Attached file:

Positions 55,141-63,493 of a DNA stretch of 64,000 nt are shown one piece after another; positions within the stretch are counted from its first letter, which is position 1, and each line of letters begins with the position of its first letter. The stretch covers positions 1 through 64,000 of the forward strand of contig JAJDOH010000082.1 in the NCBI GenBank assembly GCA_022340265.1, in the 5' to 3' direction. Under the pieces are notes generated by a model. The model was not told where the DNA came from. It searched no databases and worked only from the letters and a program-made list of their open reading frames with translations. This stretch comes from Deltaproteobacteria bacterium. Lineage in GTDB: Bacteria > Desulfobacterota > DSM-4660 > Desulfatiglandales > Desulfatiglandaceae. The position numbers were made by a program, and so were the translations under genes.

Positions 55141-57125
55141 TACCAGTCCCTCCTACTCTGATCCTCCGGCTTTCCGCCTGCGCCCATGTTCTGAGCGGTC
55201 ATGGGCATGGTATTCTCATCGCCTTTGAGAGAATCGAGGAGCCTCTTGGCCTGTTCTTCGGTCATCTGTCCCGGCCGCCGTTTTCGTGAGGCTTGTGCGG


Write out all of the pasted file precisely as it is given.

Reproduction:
Positions 55,141-63,493 of a DNA stretch of 64,000 nt are shown one piece after another; positions within the stretch are counted from its first letter, which is position 1, and each line of letters begins with the position of its first letter. The stretch covers positions 1 through 64,000 of the forward strand of contig JAJDOH010000082.1 in the NCBI GenBank assembly GCA_022340265.1, in the 5' to 3' direction. Under the pieces are notes generated by a model. The model was not told where the DNA came from. It searched no databases and worked only from the letters and a program-made list of their open reading frames with translations. This stretch comes from Deltaproteobacteria bacterium. Lineage in GTDB: Bacteria > Desulfobacterota > DSM-4660 > Desulfatiglandales > Desulfatiglandaceae. The position numbers were made by a program, and so were the translations under genes.

Positions 55141-57125
55141 TACCAGTCCCTCCTACTCTGATCCTCCGGCTTTCCGCCTGCGCCCATGTTCTGAGCGGTC
55201 ATGGGCATGGTATTCTCATCGCCTTTGAGAGAATCGAGGAGCCTCTTGGCCTGTTCTTCGGTCATCTGTCCCGGCCGCCGTTTTCGTGAGGCTTGTGCGG